While the Army is the grateful recipient of these artifacts, it was not originally staffed to preserve and promote this collection or to research an item’s worth or cultural relevance, says Rod Cox, president and CEO of CGSC Foundation Inc., a nonprofit that has begun the work of preserving these items. One of CGSC Foundation’s main goals is to create “The Art of War, Gifts of Peace” initiative to curate the archive and make it more widely available to the public through outreach programs, exhibits and a book and documentary about the collection.
These international gifts are just one aspect of the aesthetic bounty in the Lewis and Clark Center. Jack Kem, associate dean of academics and a professor at the college, has been instrumental in converting available space in the center into an exhibit celebrating diverse depictions of duty. “We think that every section of the school is a place of honor and a place to learn,” he says. “The U.S. government has made a significant investment in students’ education, and the artwork throughout this first-class building reinforces that they’re now tied to our proud history too.”
That history includes President Dwight D. Eisenhower, who graduated from the college; President Harry S. Truman, who lectured here; and every American four- or five-star general, including Missourian Omar Bradley. On the main floor, visiting dignitaries conduct business beneath a portrait of Gen. Douglas MacArthur, surrounded by his personal furnishings and seated at the desk he used in his New York City office after retiring from the Army.
Opened in 2007, the center features refurbished three-story stained-glass windows depicting every U.S. campaign from the Revolutionary War to the Gulf War. Oil paintings commissioned as class gifts for the past 70 years highlight various aspects of the service experience, from training and battles to pensive moments and homecomings.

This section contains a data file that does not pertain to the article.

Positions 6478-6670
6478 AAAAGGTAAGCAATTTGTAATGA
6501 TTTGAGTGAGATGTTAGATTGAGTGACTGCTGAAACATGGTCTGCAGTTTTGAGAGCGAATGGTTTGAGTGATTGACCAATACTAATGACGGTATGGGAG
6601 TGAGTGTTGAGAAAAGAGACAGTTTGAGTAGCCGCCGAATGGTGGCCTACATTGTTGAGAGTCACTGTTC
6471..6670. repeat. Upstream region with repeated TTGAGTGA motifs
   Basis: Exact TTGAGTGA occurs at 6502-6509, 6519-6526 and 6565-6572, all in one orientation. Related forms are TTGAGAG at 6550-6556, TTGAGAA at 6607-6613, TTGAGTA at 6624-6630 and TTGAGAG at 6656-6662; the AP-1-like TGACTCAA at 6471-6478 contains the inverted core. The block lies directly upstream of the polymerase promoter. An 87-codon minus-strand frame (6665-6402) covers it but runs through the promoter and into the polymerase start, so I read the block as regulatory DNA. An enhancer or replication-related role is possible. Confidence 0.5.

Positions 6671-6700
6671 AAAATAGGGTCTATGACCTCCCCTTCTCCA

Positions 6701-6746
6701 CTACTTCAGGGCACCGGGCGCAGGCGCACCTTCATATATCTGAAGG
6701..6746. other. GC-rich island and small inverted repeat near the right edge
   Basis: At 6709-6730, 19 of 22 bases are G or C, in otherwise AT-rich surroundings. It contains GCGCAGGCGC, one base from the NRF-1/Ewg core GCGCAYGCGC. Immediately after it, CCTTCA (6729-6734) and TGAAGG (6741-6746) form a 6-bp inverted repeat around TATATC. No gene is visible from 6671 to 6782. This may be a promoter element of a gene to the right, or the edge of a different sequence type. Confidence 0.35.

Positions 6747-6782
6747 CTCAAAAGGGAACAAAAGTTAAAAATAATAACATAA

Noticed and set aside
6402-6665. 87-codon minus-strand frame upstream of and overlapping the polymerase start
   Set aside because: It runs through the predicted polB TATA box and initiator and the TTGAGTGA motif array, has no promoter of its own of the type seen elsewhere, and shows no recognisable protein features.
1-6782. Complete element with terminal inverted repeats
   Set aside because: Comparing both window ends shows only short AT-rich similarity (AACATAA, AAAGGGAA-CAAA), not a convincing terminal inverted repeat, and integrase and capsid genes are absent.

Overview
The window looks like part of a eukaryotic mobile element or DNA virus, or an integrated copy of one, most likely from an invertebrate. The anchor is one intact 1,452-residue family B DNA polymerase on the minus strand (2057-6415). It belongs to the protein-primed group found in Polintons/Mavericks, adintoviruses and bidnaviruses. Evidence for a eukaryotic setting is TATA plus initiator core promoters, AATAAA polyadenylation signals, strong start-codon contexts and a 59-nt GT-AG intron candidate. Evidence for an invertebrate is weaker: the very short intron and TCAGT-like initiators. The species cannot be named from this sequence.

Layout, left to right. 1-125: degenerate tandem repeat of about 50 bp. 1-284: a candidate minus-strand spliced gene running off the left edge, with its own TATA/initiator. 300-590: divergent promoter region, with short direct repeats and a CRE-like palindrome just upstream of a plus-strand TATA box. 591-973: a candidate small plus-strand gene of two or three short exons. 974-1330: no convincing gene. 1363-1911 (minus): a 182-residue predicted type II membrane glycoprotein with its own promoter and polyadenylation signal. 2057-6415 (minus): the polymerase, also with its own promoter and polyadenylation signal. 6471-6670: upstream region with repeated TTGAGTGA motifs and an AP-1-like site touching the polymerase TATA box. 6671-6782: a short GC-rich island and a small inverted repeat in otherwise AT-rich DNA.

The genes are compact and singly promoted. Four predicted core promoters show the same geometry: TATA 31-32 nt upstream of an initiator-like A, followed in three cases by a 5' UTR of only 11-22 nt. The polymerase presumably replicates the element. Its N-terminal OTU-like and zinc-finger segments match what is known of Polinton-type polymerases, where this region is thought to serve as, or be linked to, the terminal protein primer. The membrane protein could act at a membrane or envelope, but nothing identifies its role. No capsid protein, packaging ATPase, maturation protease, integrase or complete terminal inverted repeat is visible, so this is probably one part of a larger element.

An alcove saluting women in the military includes a painting of Molly Pitcher taking her injured husband’s place in loading artillery during the Battle of Monmouth in 1778. A replica of the Women in Military Service for America Memorial in Washington, D.C., graces the area along with a Claire Parent watercolor of women veterans and other works. Many items complement classroom discussions, including military uniforms and weapons.
Noting that less than 1 percent of the nation’s citizens serve in the military today, LaMoe perceives the foundation’s work with “The Art of War, Gifts of Peace” initiative as an integral resource in educating the public about the military’s history and service. “We’re the Army, and the Army belongs to taxpayers, so we want to share what we have as broadly as we can,” he says.
How to access entry to Fort Leavenworth?
Since the Lewis and Clark Center is located on Fort Leavenworth, visitors without Department of Defense ID will need to stop by the fort’s Visitor Control Center, 1 Sherman Avenue (intersection of Metropolitan and Fourth Street). Here, the driver of a vehicle must show a valid license, registration and proof of insurance. All visitors 16 and over must show a photo ID. After these steps, visitors will receive a Temporary Pass and instructions to enter the installation. “Don’t be intimidated by our access procedures,” writes Harry Sarles, public affairs officer for Army University. “Fort Leavenworth encourages visitors to our historic post and you are welcome here.” Anyone with questions about entry can call Fort Leavenworth’s Customer Service helpline at (913) 684-3600.